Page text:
**What is the Conic section?**

In mathematics, a conic section (or simply conic) is a curve obtained as the intersection of the surface of a cone with a plane.

The three types of conic section are the hyperbola, the parabola, and the ellipse; the circle is a special case of the ellipse, though historically it was sometimes called a fourth type.

The ancient Greek mathematicians studied conic sections, culminating around 200 BC with Apollonius of Perga’s systematic work on their properties.

The conic sections in the Euclidean plane have various distinguishing properties, many of which can be used as alternative definitions. One such property defines a non-circular conic to be the set of those points whose distances to some particular point, called a focus, and some particular line, called a directrix, are in a fixed ratio, called the eccentricity.

The type of conic is determined by the value of the eccentricity. In analytic geometry, a conic may be defined as a plane algebraic curve of degree 2; that is, as the set of points whose coordinates satisfy a quadratic equation in two variables, which may be written in matrix form.

This equation allows deducing and expressing algebraically the geometric properties of conic sections. In the Euclidean plane, the three types of conic sections appear quite different but share many properties.

By extending the Euclidean plane to include a line at infinity, obtaining a projective plane, the apparent difference vanishes: the branches of a hyperbola meet in two points at infinity, making it a single closed curve; and the two ends of a parabola meet to make it a closed curve tangent to the line at infinity.

A further extension, by expanding the real coordinates to admit complex coordinates, provides the means to see this unification algebraically.

**Key Takeaway:**

**Ellipse**is the locus of a point P which moves such that the ratio of its distance from the fixed-point F to its distance from a fixed line is a constant and is always less than 1.**Parabola**is the locus of a point Q which moves such that the ratio of its distance from the fixed-point F to its distance from the fixed-line is a constant and is always equal to 1.**Hyperbola**is the locus of a point R which moves such that the ratio of its distance from the fixed-point F to its distance from the fixed-line is a constant and is always greater than 1.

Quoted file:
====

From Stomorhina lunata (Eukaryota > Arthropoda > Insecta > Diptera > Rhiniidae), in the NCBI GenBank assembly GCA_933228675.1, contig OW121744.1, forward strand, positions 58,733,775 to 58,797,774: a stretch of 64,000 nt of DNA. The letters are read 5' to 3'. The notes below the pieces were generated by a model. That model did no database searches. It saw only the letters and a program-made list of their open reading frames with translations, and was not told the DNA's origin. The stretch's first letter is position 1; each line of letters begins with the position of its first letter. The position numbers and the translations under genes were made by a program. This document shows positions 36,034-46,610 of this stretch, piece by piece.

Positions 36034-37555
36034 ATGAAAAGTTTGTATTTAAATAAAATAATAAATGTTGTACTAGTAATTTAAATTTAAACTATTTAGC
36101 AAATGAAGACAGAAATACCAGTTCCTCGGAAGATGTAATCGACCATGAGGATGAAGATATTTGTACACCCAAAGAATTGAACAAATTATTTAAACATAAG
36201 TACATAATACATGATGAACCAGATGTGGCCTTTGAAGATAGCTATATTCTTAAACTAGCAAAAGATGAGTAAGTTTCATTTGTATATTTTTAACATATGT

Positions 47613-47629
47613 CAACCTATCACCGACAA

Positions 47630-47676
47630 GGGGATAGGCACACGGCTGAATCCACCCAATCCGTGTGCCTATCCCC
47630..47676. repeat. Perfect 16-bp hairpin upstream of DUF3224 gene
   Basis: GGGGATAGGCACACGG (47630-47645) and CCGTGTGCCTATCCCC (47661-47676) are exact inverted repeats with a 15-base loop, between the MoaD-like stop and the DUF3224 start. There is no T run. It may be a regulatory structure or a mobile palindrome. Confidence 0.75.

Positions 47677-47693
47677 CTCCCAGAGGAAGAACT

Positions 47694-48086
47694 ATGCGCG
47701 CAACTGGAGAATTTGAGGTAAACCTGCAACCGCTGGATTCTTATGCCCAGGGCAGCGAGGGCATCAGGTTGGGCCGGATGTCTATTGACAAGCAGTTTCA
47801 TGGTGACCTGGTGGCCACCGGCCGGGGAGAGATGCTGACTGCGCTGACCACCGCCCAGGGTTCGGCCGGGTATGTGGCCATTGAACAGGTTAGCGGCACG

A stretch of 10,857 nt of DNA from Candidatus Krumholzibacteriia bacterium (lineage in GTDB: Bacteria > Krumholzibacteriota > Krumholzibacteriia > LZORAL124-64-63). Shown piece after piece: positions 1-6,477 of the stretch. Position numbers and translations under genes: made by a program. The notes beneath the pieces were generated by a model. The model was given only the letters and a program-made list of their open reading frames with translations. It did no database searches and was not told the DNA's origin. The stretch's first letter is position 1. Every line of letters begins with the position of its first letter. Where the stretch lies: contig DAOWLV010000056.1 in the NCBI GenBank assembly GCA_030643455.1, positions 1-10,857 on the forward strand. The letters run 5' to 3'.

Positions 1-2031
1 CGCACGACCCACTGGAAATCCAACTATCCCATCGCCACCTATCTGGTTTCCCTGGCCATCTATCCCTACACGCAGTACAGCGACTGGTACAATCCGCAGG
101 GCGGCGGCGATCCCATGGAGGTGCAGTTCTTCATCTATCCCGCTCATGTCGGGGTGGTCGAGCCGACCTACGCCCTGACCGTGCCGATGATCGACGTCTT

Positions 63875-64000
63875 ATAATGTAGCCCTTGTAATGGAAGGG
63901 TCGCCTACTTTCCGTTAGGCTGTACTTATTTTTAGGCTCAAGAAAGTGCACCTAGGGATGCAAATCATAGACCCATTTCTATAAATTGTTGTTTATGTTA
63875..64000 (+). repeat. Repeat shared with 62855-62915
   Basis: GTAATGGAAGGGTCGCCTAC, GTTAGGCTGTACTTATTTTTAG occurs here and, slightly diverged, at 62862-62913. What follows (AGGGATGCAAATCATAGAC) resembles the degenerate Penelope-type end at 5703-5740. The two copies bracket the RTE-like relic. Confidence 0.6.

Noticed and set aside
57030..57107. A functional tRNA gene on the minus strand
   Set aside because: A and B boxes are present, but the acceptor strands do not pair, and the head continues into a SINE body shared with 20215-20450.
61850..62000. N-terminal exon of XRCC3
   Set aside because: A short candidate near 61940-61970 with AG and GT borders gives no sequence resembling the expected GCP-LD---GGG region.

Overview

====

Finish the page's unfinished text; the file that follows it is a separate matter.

**Definition**

A conic is a curve obtained as the intersection of a plane, called the cutting plane, with the surface of a double cone (a cone with two nappes). It is usually assumed that the cone is a right circular cone for the purpose of easy description, but this is not required; any double cone with some circular cross-section will suffice.

Planes that pass through the vertex of the cone will intersect the cone in a point, a line, or a pair of intersecting lines. These are called degenerate conics and some authors do not consider them to be conics at all. Unless otherwise stated, “conic” in this article will refer to a non-degenerate conic.

There are three types of conics: the ellipse, parabola, and hyperbola. The circle is a special kind of ellipse, although historically Apollonius is considered as a fourth type. Ellipses arise when the intersection of the cone and plane is a closed curve.

The circle is obtained when the cutting plane is parallel to the plane of the generating circle of the cone; for a right cone, this means the cutting plane is perpendicular to the axis. If the cutting plane is parallel to exactly one generating line of the cone, then the conic is unbounded and is called a parabola.

In the remaining case, the figure is a hyperbola: the plane intersects both halves of the cone, producing two separate unbounded curves.

## Equation, Eccentricity, Latus Rectum, Focal Parameter

**Applications**

Conic sections are important in astronomy: the orbits of two massive objects that interact according to Newton’s law of universal gravitation are conic sections if their common center of mass is considered to be at rest. If they are bound together, they will both trace out ellipses; if they are moving apart, they will both follow parabolas or hyperbolas.

The reflective properties of the conic sections are used in the design of searchlights, radio telescopes, and some optical telescopes. A searchlight uses a parabolic mirror as the reflector, with a bulb at the focus; and a similar construction is used for a parabolic microphone.

The 4.2-meter Herschel optical telescope on La Palma, in the Canary Islands, uses a primary parabolic mirror to reflect light towards a secondary hyperbolic mirror, which reflects it again to a focus behind the first mirror.